A gripping history of the Security Service and its covert surveillance on British writers and intellectuals in the twentieth century
In the popular imagination, MI5—or the Security Service—is know chiefly as the branch of the British state responsible for chasing down those who pose a threat to the country’s national security, from Nazi fifth columnists during the Second World War to Soviet spies during the Cold War and today’s domestic extremists. Yet, aided by the release of official documents to the National Archives, David Caute argues in this radical and revelatory history of the Security Service that suspicion often fell on those who posed no threat to national security. Instead, this “other history” of MI5, ignored in official accounts, was often fueled by the political prejudices of MI5’s personnel and involved a huge program of surveillance against anyone who dared question the status quo.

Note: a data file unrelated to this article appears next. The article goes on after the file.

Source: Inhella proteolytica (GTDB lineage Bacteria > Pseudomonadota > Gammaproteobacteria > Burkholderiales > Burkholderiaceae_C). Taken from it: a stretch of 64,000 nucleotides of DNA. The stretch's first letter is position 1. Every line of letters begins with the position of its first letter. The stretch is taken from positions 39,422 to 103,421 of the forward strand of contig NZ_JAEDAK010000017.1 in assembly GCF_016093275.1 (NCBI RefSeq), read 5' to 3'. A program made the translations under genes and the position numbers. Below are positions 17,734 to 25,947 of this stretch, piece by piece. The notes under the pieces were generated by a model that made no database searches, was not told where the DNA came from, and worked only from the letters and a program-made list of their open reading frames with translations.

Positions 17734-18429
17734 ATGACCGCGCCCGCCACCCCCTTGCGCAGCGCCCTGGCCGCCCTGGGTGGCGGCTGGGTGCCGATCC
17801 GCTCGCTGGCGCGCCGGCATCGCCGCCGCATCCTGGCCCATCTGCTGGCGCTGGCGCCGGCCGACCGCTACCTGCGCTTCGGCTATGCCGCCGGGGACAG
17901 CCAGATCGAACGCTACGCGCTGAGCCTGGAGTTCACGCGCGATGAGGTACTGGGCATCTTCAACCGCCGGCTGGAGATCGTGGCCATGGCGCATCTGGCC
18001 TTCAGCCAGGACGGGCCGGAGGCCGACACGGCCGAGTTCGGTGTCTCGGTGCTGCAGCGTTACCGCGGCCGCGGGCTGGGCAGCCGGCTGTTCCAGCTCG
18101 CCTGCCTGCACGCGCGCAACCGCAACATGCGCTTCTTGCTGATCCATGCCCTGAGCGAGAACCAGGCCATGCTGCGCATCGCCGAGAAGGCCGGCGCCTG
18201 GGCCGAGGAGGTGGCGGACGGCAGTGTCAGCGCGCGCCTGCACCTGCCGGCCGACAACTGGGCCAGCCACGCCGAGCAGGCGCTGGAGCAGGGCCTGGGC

Caute, a prominent historian and expert on the history of the Cold War, tells the story of the massive state operation to track the activities of a range of journalists, academics, scientists, filmmakers, writers, and others who, during the twentieth century, the Security Service perceived as a threat to the national interest. Those who were tracked include such prominent figures as Kingsley Amis, George Orwell, Doris Lessing, John Berger, Benjamin Britten, Eric Hobsbawm, Michael Foot, Harriet Harman, and others.
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